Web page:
Schilling talks on his past experiences
October, 21, 2011
By Matt Remsberg | ESPN.com
Joe Faraoni/ESPNCurt Schilling breaks it down at Fenway Park in Boston.
Curt Schilling retired in 2009 with three World Series rings and a track record as one of the greatest postseason pitchers in MLB history. The beginning of his career wasn’t quite as illustrious. Schilling didn’t make varsity until his senior year at Shadow Mountain (Phoenix, Ariz.) and wasn’t drafted out of high school, but he never questioned his lifelong dream of making the bigs. We caught up with the “Baseball Tonight” analyst to find out how he went from JV to MVP.
Schilling on dealing with the adversity of getting cut from varsity:
I had a good dad who told me I didn’t make the varsity team because I wasn’t good enough. Some other kids in my area that didn’t make the varsity team, their dads filed a petition to have the coach fired. My dad explained it to me this way: “You’re gonna work for a lot of people in life that you aren’t gonna like, but that doesn’t mean you quit the job. If you want to play varsity baseball you’ve got to figure out how to get good enough to make the team.”
On whether he’d go back and do anything different to make varsit y earlier:
I wouldn’t change any of it. There were some really valuable lessons for me in that. It served me very well in my professional career. I had a lot of great coaches and great managers, but I also played for some guys who weren’t that great.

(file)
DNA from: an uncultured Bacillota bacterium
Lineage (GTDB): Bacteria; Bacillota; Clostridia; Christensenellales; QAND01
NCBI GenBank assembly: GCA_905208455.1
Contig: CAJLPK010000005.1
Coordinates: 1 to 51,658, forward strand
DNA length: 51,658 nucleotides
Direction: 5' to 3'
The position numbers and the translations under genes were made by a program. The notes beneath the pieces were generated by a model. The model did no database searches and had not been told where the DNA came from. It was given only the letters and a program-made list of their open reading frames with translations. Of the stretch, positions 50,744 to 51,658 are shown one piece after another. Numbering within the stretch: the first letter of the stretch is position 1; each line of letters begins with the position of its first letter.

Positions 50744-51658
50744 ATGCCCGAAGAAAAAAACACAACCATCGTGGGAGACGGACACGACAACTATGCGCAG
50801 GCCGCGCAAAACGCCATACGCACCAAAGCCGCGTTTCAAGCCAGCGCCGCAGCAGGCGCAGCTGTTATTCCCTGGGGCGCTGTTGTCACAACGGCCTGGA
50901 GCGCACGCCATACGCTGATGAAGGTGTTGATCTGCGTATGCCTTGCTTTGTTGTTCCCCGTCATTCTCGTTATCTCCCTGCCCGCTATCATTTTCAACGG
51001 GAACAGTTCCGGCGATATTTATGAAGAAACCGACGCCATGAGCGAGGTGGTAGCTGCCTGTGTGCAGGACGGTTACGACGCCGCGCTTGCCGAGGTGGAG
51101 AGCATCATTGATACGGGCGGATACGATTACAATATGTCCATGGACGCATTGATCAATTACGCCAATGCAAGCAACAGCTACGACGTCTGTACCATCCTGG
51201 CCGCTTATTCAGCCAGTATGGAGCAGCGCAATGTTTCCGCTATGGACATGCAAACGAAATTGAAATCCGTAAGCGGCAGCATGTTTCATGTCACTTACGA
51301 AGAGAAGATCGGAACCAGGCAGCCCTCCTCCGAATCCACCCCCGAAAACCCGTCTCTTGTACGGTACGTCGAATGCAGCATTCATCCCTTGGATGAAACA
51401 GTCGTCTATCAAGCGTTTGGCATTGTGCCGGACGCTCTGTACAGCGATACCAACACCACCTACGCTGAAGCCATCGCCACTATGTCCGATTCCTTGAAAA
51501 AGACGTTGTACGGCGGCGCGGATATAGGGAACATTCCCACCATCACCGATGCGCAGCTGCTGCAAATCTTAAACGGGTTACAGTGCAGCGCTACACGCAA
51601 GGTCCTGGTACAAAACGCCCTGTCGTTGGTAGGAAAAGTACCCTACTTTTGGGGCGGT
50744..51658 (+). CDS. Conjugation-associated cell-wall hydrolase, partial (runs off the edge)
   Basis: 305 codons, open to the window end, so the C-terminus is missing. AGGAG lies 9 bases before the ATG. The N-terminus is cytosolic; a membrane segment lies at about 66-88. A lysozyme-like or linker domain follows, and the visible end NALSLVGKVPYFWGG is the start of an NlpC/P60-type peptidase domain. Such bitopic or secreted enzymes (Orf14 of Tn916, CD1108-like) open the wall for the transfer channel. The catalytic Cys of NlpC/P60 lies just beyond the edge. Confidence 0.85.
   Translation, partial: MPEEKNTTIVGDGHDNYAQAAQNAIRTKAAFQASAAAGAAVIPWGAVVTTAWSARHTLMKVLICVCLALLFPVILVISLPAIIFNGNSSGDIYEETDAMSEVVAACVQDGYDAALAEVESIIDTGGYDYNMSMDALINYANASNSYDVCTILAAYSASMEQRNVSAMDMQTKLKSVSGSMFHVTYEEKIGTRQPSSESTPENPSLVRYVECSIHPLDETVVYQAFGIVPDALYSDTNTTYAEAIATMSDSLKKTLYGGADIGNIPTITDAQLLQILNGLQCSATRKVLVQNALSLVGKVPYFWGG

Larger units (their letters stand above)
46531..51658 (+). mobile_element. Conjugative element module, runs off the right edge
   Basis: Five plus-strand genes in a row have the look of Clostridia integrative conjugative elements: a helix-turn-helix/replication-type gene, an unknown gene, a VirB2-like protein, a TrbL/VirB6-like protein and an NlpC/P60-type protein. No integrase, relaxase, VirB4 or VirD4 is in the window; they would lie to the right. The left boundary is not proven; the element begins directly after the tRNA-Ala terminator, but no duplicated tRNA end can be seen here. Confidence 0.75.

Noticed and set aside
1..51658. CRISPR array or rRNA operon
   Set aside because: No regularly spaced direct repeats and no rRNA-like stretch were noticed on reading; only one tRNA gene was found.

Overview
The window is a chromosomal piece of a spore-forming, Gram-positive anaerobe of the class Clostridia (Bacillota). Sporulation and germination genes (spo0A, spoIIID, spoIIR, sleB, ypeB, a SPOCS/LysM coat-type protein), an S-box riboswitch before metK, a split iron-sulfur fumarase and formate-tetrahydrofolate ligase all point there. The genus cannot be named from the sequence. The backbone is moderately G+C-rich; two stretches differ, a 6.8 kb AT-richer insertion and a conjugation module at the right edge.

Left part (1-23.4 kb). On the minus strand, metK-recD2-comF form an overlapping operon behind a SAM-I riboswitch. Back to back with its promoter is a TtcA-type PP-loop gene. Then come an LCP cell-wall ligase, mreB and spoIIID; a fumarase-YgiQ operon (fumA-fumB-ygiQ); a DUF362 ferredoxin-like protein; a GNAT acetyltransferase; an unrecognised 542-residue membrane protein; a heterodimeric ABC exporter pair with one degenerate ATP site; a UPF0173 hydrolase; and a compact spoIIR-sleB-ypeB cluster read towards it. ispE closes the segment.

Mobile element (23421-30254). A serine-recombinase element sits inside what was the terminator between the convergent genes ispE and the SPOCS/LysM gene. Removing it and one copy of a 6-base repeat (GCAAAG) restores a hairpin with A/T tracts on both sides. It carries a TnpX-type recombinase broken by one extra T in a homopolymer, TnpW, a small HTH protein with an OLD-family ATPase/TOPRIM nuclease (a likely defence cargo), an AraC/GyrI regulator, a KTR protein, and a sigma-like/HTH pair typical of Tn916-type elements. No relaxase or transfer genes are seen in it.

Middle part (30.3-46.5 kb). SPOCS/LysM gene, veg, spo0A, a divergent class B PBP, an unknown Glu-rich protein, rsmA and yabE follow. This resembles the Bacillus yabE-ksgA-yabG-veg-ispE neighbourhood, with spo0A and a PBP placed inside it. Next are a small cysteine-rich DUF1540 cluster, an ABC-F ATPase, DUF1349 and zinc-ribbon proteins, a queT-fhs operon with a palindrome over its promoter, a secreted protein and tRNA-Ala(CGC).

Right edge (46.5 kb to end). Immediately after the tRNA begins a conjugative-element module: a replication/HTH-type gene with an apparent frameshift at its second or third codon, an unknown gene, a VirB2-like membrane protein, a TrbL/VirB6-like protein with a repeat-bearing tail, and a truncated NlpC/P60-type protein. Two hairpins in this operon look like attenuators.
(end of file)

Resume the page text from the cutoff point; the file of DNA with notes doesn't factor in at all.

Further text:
On his attitude while he was coming up:
I can honestly say, with my hand to God, there was never a second in my life where I thought about what would happen if I didn’t make the big leagues. I never, ever thought I wasn’t going to make it. I always knew I was, so everything to me was a natural part of that progression: Getting sent down, getting called up, getting cut from the big league team during spring training, that was just how it was supposed to happen.
On how that attitude benefitted him:
I played with a lot of guys who couldn’t do that, who were always worried about everybody else. In the minor leagues you’ve got all these guys saying, “I can’t believe this guy or that guy got called up over me.” You begin to realize, “If I’m good enough, I’ll be playing in the big leagues with somebody.” I think it carries over to more things than just baseball.